Cemetery attack has an emotional and historical toll

It’s easy to ask the question ‘why?’, but really, there’s no plausible or reasonable explanation for last week’s attack on Auburn cemetery.

It’s horrific, it’s devastating and, if you hadn’t seen it with your own eyes, it’s hard to comprehend someone could do such a thing.

This malicious act has affected every part of the community and, in fact, the state.

We’ve all put ourselves in the shoes of someone whose relative has had their grave desecrated. It’s absolutely heartbreaking to think someone could have such disrespect for those who are no longer with us.

As Frome MP Geoff Brock said on Sunday, a cemetery is supposed to be a place of rest – not somewhere people come and disturb you.

Aside from the overwhelming emotional toll this incident has had, the historical impacts are also evident. Many of these graves and memorials are the final resting place for the region’s original settlers, and are in themselves incredible works of art.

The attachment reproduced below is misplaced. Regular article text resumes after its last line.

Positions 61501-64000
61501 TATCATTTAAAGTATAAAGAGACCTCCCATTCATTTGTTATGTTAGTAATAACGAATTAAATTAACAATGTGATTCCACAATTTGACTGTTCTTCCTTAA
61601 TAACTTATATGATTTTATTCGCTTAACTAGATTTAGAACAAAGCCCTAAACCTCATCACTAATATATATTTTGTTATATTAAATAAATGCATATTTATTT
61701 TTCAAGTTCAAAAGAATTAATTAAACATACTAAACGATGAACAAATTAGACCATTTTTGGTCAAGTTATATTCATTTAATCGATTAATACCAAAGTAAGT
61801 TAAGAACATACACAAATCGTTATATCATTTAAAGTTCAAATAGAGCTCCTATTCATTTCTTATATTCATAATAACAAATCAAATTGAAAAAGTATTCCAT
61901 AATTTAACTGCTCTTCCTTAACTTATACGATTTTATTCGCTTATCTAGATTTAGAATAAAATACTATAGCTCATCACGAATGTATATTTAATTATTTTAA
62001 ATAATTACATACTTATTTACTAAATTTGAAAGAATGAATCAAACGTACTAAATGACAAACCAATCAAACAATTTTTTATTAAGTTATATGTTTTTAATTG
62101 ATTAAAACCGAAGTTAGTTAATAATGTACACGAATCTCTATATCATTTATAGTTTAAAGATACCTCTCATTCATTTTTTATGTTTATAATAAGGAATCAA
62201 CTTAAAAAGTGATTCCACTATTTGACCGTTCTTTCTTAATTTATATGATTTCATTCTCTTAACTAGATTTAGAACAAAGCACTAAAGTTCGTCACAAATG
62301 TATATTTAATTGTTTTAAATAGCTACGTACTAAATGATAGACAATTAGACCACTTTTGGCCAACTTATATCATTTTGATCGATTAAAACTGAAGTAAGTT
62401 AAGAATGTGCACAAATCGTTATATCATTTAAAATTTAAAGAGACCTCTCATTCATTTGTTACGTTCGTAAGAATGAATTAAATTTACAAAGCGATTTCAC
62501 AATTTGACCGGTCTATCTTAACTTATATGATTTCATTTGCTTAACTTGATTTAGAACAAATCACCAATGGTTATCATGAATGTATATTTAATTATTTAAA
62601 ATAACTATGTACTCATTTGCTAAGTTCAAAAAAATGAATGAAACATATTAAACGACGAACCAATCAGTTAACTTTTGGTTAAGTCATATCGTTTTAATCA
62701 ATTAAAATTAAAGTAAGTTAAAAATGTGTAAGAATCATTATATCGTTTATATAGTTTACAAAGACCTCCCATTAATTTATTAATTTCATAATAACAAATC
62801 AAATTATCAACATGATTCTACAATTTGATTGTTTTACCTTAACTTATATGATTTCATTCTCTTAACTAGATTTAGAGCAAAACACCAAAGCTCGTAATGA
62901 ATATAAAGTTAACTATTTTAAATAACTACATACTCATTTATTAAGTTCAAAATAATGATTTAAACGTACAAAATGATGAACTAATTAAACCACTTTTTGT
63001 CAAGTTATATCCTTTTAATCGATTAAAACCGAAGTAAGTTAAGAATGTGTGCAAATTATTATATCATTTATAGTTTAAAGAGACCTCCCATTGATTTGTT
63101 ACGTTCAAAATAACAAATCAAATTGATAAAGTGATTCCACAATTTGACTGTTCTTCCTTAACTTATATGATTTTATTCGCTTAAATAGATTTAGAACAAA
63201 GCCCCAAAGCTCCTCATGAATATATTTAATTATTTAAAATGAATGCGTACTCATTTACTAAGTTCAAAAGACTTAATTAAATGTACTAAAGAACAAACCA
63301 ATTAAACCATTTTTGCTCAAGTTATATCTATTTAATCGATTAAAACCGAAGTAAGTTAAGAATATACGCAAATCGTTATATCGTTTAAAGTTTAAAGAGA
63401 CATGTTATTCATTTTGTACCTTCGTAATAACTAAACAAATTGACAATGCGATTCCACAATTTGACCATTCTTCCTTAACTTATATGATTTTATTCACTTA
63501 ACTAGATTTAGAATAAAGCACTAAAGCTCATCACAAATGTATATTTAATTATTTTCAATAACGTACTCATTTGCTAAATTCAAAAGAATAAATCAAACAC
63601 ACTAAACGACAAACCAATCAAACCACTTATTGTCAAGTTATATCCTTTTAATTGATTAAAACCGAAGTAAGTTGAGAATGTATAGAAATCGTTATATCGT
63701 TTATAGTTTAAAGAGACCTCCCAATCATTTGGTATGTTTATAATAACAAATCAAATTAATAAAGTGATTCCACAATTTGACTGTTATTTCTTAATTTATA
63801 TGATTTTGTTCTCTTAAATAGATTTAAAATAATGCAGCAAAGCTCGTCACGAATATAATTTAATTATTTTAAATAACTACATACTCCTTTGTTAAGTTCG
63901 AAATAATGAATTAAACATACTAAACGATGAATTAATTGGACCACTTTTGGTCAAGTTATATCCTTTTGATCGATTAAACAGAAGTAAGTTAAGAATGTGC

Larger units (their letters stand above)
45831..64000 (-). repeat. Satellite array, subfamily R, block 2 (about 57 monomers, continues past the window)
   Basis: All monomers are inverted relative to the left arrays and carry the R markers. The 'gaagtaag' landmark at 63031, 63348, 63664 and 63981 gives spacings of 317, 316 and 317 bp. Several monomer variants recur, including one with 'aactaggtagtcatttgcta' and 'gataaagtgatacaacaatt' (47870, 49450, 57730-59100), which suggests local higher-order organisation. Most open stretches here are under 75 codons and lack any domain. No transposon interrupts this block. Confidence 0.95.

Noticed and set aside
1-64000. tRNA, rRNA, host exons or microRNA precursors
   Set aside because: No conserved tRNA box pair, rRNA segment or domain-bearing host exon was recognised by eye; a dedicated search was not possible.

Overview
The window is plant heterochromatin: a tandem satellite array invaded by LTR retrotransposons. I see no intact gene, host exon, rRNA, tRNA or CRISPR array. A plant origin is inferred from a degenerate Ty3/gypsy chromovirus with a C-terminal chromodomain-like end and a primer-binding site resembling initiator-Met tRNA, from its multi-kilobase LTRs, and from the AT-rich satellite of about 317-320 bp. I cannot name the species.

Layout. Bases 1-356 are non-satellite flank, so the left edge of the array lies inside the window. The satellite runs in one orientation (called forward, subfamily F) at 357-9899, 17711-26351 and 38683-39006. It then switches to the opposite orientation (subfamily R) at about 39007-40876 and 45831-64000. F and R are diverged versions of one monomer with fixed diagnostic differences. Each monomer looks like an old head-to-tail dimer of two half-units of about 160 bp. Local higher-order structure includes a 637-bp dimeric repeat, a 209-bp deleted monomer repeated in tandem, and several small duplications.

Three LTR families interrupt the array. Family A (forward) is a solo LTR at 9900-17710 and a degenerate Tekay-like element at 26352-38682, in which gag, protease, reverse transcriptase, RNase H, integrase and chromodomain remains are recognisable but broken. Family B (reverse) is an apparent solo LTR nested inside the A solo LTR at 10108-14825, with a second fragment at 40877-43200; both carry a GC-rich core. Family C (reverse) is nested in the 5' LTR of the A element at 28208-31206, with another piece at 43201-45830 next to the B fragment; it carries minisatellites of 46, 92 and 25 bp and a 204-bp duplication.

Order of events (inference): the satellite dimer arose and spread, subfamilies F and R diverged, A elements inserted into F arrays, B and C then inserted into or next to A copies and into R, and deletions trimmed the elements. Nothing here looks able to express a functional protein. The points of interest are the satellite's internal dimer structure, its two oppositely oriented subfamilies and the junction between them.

Historical headstones made of rare granites and marble which have withstood a range of weather conditions for up to 150 years have been shattered and, with them, a unique part of local history.

These aged monuments will be hard to repair, let alone replicate.

So what next? Clare and Gilbert Valleys Council has begun the unenviable task of identifying sites and contacting next of kin.

The state government has pledged significant financial support to assist with repairs – though some sites may yet be irreparable.

But what of the perpetrators? They knew where they were going when they went to this cemetery, which is about two kilometres out of town.

Someone must know something about this. Someone must have overheard a conversation, or noticed some odd behaviour.

If you know something, say something. Contact Crime Stoppers on 1800 333 000.